Ukraine could cut exports of milling wheat by up to 25% this year, according to traders and analysts interviewed by Reuters. A poor crop, a weakening hryvnia, high export prices, and politicians’ fear of bread prices rising in an election year could combine to push Kyiv to slow exports, largely through such informal means such as inspections. Referring to pressure on Ukraine and Russia, Yelizaveta Malyshko, a UkrAgroConsult analyst, tells Reuters: “Undoubtedly, both countries have grounds for controlling actual grain shipments.”
Nova Poshta increased its delivery of items through July by 27% yoy, to 19.2 million, the privately owned delivery company reports. Alyona Degryk, ceo of financial company Leogaming Pei, offers this analysis to Interfax-Ukraine: “Better to turn to analytics: 55% of growth was provided by beauty products: cosmetics, perfumes. 40% increased purchases of electronics, one-third - auto parts. We are not talking about essential goods, but specifically about goods with an average and higher than average cost…The figures published by Nova Posha are clear proof that the real incomes of Ukrainians are growing and that they are expanding their consumer basket.”
Ukraine’s hryvnia devalued against the dollar by 5.7% in August, the National Bank of Ukraine reports. “To reduce the intensity of exchange rate fluctuations” the central bank sold in August $651 million more currency than it bought. Since the start of the year, the central bank has sold a net $549 million. In July, the hryvnia devalued 2.2% against the dollar. On Monday, the dollar weakened slightly, to 28.41 hryvnia for buyers.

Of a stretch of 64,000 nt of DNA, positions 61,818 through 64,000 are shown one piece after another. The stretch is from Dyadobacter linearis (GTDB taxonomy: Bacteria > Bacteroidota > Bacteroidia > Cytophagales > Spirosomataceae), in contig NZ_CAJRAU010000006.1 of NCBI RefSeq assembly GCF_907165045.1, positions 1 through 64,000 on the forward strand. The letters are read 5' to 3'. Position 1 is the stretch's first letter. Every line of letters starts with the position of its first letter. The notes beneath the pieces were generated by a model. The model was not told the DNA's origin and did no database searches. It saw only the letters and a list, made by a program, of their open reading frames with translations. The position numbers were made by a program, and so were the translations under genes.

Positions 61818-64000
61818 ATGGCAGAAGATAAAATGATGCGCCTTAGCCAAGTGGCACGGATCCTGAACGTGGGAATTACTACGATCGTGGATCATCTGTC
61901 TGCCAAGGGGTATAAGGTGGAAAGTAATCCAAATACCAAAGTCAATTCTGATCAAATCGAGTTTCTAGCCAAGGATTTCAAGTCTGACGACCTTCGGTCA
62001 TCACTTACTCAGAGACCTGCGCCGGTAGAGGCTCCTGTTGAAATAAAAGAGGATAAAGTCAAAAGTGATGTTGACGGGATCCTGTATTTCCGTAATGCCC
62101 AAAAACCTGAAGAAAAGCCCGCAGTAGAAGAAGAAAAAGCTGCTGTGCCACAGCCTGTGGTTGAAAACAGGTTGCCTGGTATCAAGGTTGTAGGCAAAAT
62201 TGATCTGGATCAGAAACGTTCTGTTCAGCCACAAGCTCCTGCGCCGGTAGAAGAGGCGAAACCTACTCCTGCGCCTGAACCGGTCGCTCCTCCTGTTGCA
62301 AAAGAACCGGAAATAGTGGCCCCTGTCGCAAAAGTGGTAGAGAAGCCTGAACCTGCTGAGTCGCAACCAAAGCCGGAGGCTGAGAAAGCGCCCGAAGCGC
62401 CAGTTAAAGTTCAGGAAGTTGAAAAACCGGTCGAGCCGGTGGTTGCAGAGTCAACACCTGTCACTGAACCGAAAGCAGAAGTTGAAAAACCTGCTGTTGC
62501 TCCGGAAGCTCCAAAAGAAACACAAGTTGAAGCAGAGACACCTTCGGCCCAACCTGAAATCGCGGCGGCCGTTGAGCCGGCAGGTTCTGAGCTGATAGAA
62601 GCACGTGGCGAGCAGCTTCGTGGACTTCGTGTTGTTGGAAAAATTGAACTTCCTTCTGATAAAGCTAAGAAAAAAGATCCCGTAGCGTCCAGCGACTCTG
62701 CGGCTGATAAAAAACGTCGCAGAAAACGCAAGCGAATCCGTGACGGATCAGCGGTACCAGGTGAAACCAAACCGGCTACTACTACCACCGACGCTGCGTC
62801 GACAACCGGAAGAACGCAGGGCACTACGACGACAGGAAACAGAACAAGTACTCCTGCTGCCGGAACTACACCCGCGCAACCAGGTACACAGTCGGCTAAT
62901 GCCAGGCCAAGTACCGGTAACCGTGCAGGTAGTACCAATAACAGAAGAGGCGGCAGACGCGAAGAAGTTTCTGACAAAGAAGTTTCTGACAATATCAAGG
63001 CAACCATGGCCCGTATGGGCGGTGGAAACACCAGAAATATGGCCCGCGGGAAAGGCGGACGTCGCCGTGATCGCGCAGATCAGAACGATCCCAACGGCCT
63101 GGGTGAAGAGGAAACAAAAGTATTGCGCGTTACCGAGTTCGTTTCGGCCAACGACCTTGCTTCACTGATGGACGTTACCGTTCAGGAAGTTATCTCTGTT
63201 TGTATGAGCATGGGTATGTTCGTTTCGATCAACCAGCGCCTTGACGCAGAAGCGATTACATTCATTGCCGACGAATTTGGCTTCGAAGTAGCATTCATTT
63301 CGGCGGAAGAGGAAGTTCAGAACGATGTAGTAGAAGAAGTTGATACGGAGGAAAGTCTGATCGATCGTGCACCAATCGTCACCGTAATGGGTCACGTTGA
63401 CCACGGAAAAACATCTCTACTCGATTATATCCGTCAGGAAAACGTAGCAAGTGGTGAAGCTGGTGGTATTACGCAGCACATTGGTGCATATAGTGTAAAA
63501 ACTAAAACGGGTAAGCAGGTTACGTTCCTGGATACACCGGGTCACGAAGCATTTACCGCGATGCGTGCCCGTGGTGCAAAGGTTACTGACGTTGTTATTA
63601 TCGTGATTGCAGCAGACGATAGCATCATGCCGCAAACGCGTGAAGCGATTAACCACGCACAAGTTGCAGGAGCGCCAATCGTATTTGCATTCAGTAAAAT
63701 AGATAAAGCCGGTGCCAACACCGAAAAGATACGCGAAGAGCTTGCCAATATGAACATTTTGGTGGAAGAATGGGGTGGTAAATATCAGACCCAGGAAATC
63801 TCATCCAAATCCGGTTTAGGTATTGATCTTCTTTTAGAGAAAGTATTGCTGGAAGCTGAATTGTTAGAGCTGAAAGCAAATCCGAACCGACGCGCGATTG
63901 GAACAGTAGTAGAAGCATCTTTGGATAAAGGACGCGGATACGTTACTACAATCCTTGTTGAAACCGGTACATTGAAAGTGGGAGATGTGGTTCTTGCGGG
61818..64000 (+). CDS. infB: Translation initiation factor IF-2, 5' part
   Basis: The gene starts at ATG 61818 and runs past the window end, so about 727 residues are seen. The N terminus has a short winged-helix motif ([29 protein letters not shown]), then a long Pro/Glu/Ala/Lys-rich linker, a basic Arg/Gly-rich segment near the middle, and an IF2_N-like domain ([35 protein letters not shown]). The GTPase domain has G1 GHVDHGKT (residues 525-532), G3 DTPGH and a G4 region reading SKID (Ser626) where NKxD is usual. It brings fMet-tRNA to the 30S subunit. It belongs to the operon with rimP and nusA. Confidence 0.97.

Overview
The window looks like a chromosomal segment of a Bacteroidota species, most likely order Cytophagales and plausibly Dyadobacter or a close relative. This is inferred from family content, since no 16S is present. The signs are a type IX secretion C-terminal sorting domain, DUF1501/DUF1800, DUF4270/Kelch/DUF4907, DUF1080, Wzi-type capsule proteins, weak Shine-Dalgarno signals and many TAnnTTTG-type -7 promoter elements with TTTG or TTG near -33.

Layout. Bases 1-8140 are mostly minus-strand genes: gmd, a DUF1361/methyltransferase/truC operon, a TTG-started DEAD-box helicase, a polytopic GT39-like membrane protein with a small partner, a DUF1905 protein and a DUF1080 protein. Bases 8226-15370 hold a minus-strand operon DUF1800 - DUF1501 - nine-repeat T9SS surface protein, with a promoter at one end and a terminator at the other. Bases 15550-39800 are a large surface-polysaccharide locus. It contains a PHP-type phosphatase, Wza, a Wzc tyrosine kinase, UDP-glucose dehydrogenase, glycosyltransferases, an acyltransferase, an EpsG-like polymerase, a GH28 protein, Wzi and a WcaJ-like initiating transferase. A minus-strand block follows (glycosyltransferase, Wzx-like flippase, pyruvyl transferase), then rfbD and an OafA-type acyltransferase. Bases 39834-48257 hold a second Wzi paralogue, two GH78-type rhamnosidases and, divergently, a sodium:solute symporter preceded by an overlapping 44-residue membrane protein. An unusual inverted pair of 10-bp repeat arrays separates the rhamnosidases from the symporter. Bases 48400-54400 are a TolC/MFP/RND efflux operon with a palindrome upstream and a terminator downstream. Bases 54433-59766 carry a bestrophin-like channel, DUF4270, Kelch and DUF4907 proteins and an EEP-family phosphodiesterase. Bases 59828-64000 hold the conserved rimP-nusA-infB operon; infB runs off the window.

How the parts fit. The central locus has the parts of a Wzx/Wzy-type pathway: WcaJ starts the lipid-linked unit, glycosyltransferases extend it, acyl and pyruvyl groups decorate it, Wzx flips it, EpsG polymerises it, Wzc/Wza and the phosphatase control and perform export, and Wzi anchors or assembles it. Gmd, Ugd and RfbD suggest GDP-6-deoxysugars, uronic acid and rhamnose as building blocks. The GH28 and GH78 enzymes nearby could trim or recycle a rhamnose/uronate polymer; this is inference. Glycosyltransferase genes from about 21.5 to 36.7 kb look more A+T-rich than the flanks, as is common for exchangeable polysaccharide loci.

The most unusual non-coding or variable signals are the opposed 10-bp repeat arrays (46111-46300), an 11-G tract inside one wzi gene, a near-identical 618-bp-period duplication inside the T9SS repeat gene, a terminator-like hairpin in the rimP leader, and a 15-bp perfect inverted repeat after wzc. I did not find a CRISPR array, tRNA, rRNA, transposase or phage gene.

Fortytwo Data, a leading British anti-money laundering and big data firm, is opening its first overseas office -- in Kyiv. From London, Julian Dixon, the company CEO said in a press release: “It’s thrilling to be able to take our first step outside the City of London and plant a flag in one of Europe’s most up-and-coming tech scenes...We considered a number of different locations for our new office but Kiev was by far the best fit…The team in Ukraine will be focused purely on development, enabling our London office to continue exploring opportunities to expand the business and grow our client base in the knowledge that they now have the strongest possible technical support.”
Bessarabskiy Market, a Kyiv landmark since 1912, has started accepting payments for fruits and vegetables by crypto currency, through the Paytomat payment system, the Estonian company reports on its Facebook page. Using a single QR code and smartphone with a crypto-currency wallet, CryptoGlobe reports that shoppers can pay with Bitcoin, Bitcoin Cash, Bitcoin Gold, EOS, NANO, WAVES, Dash, Litecoin, NEM, and Ethereum.
Zicasso, a luxury travel company based in Mountain View, California, adds Ukraine to foreign destinations offered its affluent Silicon Valley clients. “Ukraine is the princess of Eastern Europe, mysterious and inviting yet vastly misunderstood,” beckons the travel site. “She pulls you in with energy and beauty, encourages you to look beyond the initial impression, and then leaves you at an al fresco cafe down a cobbled side street. A dazzling trilogy of the eclectic cities of Kyiv, Lviv, and Odessa will dominate your photographs.”